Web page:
Last month I did a story, with a video, about my adventures in completely non-partisan voter registration happening in front of my local grocery store. It made me wonder about how one sets up a voter drive, acquires materials, what the costs are and what happens to the forms once you sign up at a drive. I decided to check with the NC Board of Elections (BOE). I also delve into the changes in voter registration numbers in North Carolina further down in this article.
From an email I sent to the BOE:
1. How much does it cost the BOE annually to print voter registration forms?
Voter registration forms are printed on an as needed basis. The cost of printing forms ranges from $26.99 per box of 1000 forms to $125.14 per box of 1000 forms printed. This range is based on the quantity of forms requested to be printed at any one time.
2. How many forms are distributed either annually or monthly? Between 2009 – 2010, we distributed over 1.7 million voter registration forms.
In 2011, we distributed almost 700,000 voter registration forms. Thus far, in 2012, we have distributed over 900,000 voter registration forms. These forms were provided to: North Carolina’s 100 county boards of elections; agencies required to offer voter registration services (e.g, DMV, Departments of Social Services, Vocational Rehabilitation Services, Services to the Blind, etc.); high schools and colleges; libraries; and to individuals or organizations who were interested in conducting voter registration drives.
3. What mailing fees are involved? Is there an annually or monthly total I can access?
Voter registration forms are shipped in quantities of 1000 forms per box. The printer ships UPS at the cost of approx. $9-$11 per box. In addition, there are annual administrative costs associated with storage and handling fees. These costs have ranged from $2600 to $3200 per year.
4. Is there a list of the organizations or individuals requests?
(Note: I received said list and have linked it further down in this article.)
The range of the cost per box was huge – anywhere from $26.99 a box to $125.14 a box. I was never able to get clarification on that discrepancy. I’d assume that the larger the order, the lower the cost. Just based on the lower end number from this email, 2011’s costs were a minimum of $18,893.
Going by the emailed numbers, if we go with an average of $10 a box and an average administrative fee $2,900 and the cost is relatively small via UPS at $700 for the boxes and around $4 and change per box.
Add the printing cost to the shipping/admin cost = $22,393
You can do the math for each year using those basic ratios. Keep in mind that the printing costs varied a lot . If it were worst case scenario at $125 a box, it cost $87, 500 – yikes. Landing somewhere in the middle around $60 and you’ve got $42,000.
It’s not so much the money that bothered me as the fact there are no controls on these forms. Although, I don’t see these numbers as chump change since it’s the people’s money. In a nutshell, once the BOE ships you a box, they don’t track the forms nor require unused ones to be returned to them. There is no way of knowing what happens to these forms, used or unused.
Below is a list of the number of voter registration forms and related materials requested by year from the end of 2009 through August 7th of 2012. These numbers are pulled from the spreadsheet sent to me by the same representative of the BOE in the email above. The numbers are linked to cleaned up breakout spreadsheets by year, since the original document was difficult to sort and the data was not uniformly entered. I apologize for the formatting in Scribd, the sheets have a lot of columns and therefore makes the document very long. Totals can be found at the bottom and all are downloadable. Also, anyone wishing to have this data to look at in an easier excel format can email me for a copy: email@example.com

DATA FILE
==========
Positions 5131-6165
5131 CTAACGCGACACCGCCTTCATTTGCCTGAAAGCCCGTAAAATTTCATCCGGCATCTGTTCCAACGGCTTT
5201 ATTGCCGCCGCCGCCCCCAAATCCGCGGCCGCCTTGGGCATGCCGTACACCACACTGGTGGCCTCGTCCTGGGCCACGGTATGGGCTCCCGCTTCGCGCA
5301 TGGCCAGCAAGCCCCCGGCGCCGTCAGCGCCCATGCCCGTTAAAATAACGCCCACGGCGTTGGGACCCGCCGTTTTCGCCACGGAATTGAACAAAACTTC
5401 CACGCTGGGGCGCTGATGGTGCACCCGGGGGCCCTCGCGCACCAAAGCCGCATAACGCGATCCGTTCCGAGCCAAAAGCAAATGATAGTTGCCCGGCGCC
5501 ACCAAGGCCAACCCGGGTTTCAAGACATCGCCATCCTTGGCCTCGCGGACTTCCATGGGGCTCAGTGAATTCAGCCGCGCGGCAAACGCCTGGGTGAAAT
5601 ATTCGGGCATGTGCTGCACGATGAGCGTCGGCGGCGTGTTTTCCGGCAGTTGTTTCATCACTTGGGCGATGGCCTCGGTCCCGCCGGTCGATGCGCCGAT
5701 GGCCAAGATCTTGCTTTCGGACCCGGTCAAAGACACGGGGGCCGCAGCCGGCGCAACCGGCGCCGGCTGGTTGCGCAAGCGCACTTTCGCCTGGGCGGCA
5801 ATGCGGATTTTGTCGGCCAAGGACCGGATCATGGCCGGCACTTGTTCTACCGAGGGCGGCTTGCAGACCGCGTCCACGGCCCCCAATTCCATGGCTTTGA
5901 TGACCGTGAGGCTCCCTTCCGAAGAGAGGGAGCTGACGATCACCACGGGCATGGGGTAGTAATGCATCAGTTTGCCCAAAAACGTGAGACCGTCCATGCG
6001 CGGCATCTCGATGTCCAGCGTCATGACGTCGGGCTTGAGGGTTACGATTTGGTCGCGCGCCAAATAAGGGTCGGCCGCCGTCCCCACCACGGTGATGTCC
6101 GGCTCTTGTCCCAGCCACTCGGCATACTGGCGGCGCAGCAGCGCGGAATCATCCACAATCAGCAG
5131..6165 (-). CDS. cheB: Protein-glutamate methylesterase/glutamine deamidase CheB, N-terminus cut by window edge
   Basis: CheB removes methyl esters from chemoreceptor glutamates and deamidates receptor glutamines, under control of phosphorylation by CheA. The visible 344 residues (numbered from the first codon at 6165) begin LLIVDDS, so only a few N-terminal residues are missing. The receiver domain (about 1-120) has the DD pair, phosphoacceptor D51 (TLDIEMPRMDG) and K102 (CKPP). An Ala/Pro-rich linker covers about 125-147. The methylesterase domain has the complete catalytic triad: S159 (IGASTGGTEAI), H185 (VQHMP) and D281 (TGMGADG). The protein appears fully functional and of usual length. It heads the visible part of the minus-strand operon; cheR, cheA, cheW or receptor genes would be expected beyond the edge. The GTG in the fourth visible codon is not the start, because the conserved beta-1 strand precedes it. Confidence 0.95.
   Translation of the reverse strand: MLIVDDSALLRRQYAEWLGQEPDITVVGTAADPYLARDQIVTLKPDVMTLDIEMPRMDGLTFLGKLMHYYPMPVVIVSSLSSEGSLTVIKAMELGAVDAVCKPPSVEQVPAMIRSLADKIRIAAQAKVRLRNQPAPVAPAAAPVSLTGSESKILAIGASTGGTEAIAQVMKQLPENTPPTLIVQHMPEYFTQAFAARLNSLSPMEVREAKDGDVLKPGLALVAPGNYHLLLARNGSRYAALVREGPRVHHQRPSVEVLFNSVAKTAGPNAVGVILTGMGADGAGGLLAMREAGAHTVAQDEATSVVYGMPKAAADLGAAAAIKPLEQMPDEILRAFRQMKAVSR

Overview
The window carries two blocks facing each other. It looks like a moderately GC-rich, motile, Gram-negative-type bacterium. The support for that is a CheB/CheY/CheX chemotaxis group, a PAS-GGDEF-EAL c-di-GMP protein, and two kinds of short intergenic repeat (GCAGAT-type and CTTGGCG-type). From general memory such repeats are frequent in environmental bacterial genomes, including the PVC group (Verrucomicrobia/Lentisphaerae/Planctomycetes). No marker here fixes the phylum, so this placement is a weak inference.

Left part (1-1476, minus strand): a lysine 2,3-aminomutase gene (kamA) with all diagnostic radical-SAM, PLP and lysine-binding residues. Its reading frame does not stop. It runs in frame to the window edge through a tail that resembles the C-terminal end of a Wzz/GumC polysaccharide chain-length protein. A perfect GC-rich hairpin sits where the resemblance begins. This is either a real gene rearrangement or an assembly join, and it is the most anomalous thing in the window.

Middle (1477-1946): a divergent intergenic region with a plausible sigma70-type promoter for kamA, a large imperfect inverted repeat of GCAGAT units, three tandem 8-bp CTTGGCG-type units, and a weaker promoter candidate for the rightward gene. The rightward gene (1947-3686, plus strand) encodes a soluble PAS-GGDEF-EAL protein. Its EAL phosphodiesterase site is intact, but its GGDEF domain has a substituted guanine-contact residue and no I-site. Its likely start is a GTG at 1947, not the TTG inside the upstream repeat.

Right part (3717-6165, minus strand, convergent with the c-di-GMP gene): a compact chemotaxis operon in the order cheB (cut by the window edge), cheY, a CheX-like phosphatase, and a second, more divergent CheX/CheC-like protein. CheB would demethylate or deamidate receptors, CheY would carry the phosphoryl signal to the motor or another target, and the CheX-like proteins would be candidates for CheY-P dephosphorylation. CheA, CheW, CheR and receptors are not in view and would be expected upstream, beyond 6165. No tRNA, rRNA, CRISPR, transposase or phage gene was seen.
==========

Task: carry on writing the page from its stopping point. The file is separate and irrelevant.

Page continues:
Note, these numbers are higher than stated in the answers from the BOE representative. They include all types of voter form materials requested.
The group requesting the most forms overall (excluding the combined official county offices) was Organizing for America with 423,000 from 2010 until August 7, 2012. If you scrutinize the list, you see a concentration in Charlotte. The NC teachers lobby, NCAE, came in second with 13,000 from 2009 until August 7, 2012.
The May 11 2012 report of the number of voters registered as of that date in NC was 6,296,961 and their website as of September 2, 2012, when I finished compiling the data, lists the number of registered voters at 6,352,361. That’s a net gain of 554,000. Quite a large number registered just in a few short months. Given 1,592,000 forms were distributed in 2012 so far, that leaves 1,038,000 forms still out there unaccounted for. The breakout of registered voters by party in the May 11 report is:
- 2,735,523 Democrats
- 1,975,950 Republicans
- 1,571,658 Unaffiliated
- 13,830 Libertarians
If you go back to the 2010 report, there are 6,189,691 registered voters. The breakout of registered voters by party in the October 2010 report is:
- 2,765,429 Democrats
- 1,954,491 Republicans
- 1,460,702 Unaffiliated
- 9,069 Libertarians
So from 2010 to 2012, Democrats lost nearly 30,000 voters, while Republicans gained over 21,000. Libertarians even saw a significant jump, increasing by 4,671. Small wonder that OFA is doing voter drives in front of grocery stores. The largest change however, was with the unaffiliated, rising by nearly 111,000; an increase of 110,956.